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Illegal wildlife trafficking is the world’s fourth largest illicit transnational activity (behind narcotics, human trafficking, and counterfeits), valued at $119 billion in 2020, according to a 2021 report Economic value of illegal wildlife trade entering the USA.
In addition, law enforcement and customs agencies face an increasingly complex marketplace for trafficked wildlife. Tiger cubs, leopards, ocelots, African grey parrots, and monkeys were all for sale on Facebook pages and public groups, according to a report from global campaign group Avaaz.
“The multibillion-dollar business is linked to a myriad of harms including animal cruelty, endangering species and ecosystems, and fueling the transmission of disease from animals to humans such as coronavirus, Ebola, dengue, anthrax, and bird flu,” reported The Guardian.
Despite Facebook’s efforts—including co-founding the Coalition to End Wildlife Trafficking Online—the social media platform remains popular for animal traffickers, and they often falsely label their goods as captive-bred or to skate around regulations and trick monitoring authorities, according to Europol.
To make matters worse, the funds from natural resources trafficking often end up filling criminal and terrorist organizations’ coffers.
Wildlife trafficking has been reported as a source of funding—albeit not a primary one—for many terrorist and crime groups. Instead, terrorist organizations have focused in on other scarce environmental resources: minerals and precious metals.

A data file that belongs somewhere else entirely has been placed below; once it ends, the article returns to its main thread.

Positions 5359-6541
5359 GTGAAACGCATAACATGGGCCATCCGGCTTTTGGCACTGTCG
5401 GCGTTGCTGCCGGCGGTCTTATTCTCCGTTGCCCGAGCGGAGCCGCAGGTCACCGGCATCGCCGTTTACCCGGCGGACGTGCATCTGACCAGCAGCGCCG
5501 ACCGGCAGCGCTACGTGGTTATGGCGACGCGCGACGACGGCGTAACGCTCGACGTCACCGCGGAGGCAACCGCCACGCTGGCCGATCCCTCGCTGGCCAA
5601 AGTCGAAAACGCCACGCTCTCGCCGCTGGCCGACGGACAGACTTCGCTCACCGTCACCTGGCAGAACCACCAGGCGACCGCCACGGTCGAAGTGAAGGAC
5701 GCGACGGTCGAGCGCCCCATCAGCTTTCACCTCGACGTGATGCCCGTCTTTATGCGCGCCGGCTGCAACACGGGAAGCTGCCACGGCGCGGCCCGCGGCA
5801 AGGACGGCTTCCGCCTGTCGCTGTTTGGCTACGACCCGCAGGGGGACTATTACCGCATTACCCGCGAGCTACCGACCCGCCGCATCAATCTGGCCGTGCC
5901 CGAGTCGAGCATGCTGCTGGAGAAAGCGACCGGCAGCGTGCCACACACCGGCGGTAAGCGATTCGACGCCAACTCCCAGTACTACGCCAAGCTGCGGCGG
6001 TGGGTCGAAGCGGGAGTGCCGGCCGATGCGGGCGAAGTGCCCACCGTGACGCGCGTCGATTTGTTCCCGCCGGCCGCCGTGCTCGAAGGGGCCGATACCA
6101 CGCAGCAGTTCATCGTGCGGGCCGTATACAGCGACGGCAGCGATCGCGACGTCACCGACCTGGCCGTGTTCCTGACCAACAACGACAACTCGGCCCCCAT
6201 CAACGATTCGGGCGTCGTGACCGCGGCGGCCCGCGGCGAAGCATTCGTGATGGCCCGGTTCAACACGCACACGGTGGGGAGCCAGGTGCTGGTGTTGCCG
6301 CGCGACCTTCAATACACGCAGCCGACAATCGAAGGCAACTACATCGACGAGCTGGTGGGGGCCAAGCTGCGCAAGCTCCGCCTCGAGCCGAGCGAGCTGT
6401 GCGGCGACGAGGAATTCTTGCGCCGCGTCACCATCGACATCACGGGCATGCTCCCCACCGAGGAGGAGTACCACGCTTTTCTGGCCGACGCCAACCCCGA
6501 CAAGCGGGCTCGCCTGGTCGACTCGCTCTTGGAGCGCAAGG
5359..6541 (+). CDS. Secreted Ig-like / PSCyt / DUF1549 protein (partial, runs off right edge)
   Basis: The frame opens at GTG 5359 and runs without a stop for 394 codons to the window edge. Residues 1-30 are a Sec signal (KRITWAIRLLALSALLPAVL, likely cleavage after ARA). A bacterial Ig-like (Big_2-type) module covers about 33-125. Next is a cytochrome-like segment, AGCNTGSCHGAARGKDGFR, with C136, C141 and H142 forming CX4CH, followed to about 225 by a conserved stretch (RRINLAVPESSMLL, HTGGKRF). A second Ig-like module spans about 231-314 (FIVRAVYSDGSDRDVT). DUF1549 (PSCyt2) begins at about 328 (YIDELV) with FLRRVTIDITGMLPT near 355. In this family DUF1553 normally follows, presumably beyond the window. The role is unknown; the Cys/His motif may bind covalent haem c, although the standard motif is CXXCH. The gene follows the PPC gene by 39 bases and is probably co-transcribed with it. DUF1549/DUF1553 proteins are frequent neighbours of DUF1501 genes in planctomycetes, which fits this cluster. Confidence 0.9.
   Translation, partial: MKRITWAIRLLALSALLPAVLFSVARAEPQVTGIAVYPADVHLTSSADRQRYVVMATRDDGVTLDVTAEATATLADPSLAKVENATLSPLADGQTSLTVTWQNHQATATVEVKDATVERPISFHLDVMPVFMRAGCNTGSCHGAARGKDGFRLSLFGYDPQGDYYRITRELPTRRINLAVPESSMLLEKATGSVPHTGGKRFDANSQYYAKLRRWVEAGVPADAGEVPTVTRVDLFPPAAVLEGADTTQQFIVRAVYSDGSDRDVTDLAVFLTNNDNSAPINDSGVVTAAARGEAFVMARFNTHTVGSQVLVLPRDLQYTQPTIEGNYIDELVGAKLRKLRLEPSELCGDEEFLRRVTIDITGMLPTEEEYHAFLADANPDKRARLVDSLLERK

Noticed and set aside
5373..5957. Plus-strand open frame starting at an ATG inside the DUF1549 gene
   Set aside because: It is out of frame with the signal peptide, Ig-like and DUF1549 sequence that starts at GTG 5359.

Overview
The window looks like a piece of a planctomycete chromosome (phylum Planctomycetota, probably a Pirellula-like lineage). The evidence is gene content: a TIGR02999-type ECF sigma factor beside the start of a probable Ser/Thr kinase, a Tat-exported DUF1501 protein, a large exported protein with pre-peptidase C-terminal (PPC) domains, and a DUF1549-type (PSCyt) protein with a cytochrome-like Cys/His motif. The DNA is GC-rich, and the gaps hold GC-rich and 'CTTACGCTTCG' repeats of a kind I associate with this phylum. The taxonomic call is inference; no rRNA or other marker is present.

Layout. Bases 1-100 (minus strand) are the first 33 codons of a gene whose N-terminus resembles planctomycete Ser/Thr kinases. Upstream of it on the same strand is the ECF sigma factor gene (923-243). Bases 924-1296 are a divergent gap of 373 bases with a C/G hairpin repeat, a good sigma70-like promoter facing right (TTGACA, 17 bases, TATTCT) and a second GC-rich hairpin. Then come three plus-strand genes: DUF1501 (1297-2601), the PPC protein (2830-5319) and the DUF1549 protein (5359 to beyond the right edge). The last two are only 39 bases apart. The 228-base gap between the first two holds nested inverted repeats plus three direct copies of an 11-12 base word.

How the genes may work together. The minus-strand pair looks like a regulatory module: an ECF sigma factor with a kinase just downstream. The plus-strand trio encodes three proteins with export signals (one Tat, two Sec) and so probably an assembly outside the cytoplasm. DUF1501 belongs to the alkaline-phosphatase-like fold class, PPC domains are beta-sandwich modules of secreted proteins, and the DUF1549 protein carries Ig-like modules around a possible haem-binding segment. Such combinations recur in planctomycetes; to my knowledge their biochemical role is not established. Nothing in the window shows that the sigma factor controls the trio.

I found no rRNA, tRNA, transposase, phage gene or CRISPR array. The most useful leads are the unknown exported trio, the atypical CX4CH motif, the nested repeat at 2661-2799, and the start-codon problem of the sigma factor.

“The exploitation, trade, and trafficking of natural resources (including precious metals and minerals such as gold, silver, copper, and diamonds, as well as timber, charcoal, and wildlife) represent a significant source of profit for criminals and are sometimes used as opportunities to finance terrorist activities and groups,” according to a June 2022 UN Security Council Counter-Terrorism Committee Executive Directorate (CTED) report. “Terrorist engagement in legitimate economies related to natural resources is strategically important for these groups, both to generate regular income and to further diversify the sources of funding.”
For instance, in the Syrian Arab Republic and Iraq, ISIL was able to generate considerable income from the production of and trade in oil and natural gas. In the Lake Chad Basin region, cattle rustling and livestock raids represent a key source of income for Boko Haram. Terrorist groups have also illegally taxed farmers, either in money or a portion of their harvest.
The report, Concerns Over the Use of Proceeds from the Exploitation, Trade, and Trafficking of Natural Resources for the Purposes of Terrorism Financing, notes that the use of natural resources to fund crime not only compounds conflicts and exacerbates instability, but it is an aggravating factor in regions that are most exposed to climate risks.
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“In the Horn of Africa, for example, higher frequency of extreme weather events, water shortages and flooding are already having implications for employment and food security, such as limiting the ability of herders and farmers to recover and pushing vulnerable communities into displacement,” the report said.
Competition for diminishing natural resources in those regions can also act as a risk multiplier for radicalization, especially in regions with pre-existing conflicts, the report warned.